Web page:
Their paintings took a more radical, stylised turn when they met Vassily Kandinsky in 1911 and founded the Der Blaue Reiter Almanach [The Blue Rider Almanac].Franz Marc abandoned plein air painting in favour of his famous blue horses which inspired the title of the almanac. While Marc co-edited the Almanach with Kandinsky, August Macke compiled the ethnographic visuals and wrote a study on African masks. Highly active in their field, they also helped organise international avant-garde exhibitions like the ones held in Cologne in 1912, and in Berlin in 1913, while continuing to develop their art. As part of this evolution, Franz Marc turned to Abstract art in 1913 under the influence of the Italian Futurists exhibition and Robert Delaunay’s paintings. Macke, for his part, moved away from Kandinsky’s intellectual spirituality and towards a clearer relationship between humans and nature, particularly during his travels to Tunisia with Paul Klee.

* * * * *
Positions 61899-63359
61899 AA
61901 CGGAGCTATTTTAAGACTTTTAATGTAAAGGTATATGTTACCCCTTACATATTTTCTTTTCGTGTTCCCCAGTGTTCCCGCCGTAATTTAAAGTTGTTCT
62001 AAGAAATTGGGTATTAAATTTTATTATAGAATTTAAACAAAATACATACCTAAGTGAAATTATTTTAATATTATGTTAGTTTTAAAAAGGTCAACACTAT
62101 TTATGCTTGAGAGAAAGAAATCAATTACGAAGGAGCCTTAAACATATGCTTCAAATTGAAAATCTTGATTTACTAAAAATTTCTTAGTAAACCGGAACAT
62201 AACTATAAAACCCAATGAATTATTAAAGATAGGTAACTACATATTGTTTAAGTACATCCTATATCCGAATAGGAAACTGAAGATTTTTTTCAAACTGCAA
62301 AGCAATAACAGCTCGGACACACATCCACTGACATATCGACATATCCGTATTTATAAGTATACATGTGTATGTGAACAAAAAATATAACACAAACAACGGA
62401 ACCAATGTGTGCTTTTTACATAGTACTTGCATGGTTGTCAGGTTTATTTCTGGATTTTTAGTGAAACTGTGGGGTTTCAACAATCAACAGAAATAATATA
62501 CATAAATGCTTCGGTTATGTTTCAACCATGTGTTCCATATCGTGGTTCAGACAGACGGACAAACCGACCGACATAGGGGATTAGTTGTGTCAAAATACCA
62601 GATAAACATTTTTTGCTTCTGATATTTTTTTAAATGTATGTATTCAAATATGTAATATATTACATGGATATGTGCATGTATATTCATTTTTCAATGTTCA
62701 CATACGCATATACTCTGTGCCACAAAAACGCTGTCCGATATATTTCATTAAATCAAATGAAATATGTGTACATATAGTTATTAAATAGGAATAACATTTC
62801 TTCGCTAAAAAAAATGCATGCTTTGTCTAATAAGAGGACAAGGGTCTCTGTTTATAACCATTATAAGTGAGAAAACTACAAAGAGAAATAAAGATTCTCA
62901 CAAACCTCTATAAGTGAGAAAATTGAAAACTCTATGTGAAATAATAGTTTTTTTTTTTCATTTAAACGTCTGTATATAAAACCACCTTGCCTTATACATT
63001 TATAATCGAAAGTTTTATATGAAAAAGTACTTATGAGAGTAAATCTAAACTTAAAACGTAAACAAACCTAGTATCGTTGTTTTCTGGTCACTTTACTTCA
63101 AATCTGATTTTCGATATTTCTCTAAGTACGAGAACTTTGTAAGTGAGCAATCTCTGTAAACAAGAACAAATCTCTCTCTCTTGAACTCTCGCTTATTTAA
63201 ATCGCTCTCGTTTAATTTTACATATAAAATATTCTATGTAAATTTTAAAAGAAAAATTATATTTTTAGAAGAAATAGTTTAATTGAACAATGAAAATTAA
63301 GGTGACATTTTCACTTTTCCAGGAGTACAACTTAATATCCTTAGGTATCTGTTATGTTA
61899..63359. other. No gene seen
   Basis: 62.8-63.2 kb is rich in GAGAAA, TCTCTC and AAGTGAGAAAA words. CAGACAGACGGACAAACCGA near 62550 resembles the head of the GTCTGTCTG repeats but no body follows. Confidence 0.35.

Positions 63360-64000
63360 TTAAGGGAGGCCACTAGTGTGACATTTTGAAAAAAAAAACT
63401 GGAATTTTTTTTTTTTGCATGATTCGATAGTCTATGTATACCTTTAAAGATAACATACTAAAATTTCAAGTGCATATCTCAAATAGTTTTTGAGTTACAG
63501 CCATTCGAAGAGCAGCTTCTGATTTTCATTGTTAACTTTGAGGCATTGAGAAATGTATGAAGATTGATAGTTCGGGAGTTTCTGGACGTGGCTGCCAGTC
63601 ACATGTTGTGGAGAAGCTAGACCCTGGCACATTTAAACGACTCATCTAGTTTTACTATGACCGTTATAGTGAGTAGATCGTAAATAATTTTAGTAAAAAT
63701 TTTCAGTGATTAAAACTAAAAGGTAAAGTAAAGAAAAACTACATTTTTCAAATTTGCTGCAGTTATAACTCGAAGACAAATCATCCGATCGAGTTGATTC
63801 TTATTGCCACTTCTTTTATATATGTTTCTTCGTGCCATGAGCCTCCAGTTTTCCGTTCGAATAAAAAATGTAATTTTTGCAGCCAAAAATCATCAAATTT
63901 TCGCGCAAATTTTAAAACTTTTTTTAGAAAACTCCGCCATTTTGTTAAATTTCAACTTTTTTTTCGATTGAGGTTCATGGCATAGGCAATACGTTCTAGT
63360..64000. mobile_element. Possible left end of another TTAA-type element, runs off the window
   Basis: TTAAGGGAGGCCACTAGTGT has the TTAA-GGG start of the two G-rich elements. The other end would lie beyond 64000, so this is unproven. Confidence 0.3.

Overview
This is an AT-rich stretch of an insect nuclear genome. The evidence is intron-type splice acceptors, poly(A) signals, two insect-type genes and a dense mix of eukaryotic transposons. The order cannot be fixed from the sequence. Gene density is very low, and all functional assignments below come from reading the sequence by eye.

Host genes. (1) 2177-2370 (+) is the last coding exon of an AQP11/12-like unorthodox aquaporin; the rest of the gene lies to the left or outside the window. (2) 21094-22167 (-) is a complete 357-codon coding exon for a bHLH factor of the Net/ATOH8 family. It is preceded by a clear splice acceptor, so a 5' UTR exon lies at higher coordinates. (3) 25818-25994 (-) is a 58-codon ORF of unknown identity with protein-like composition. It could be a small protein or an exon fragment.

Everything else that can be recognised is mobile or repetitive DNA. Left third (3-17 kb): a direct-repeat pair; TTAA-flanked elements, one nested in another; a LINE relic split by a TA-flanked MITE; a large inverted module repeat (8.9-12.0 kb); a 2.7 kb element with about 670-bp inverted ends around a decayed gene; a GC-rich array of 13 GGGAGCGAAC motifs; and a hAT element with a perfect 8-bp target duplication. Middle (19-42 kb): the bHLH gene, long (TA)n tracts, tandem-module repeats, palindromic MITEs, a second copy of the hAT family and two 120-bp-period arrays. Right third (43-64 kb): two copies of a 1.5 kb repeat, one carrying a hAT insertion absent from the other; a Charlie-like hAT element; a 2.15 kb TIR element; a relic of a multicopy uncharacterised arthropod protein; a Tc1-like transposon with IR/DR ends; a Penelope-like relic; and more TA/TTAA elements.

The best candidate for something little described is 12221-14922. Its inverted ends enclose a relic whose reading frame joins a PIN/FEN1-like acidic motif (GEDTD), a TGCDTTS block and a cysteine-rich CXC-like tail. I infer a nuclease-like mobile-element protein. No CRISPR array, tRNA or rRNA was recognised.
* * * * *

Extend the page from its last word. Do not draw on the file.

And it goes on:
Drafted in 1914, both artists were killed in combat leaving unfinished yet emblematic works that represent the hedonist, colourful and seductive side of German Expressionism.
General CuratorCécile Debray, Chief Curator, Director of the Musée de l’Orangerie
CommissaireSarah Imatte, curator, Musée de l'Orangerie
This exhibition is part of the programme on European avant-garde painters at the Musée de l'Orangerie, following on from the Apollinaire, the Eyes of the Poet (2016), Dada Africa (2017) and De Chirico and metaphysic painting (2020) exhibitions.
An exhibition in partnership with the Neue Galerie New York, Museum for German and Austrian Art where the exhibition will be presented from 4 October 2018 to 21 January 2019.
With the generous support of Crédit du Nord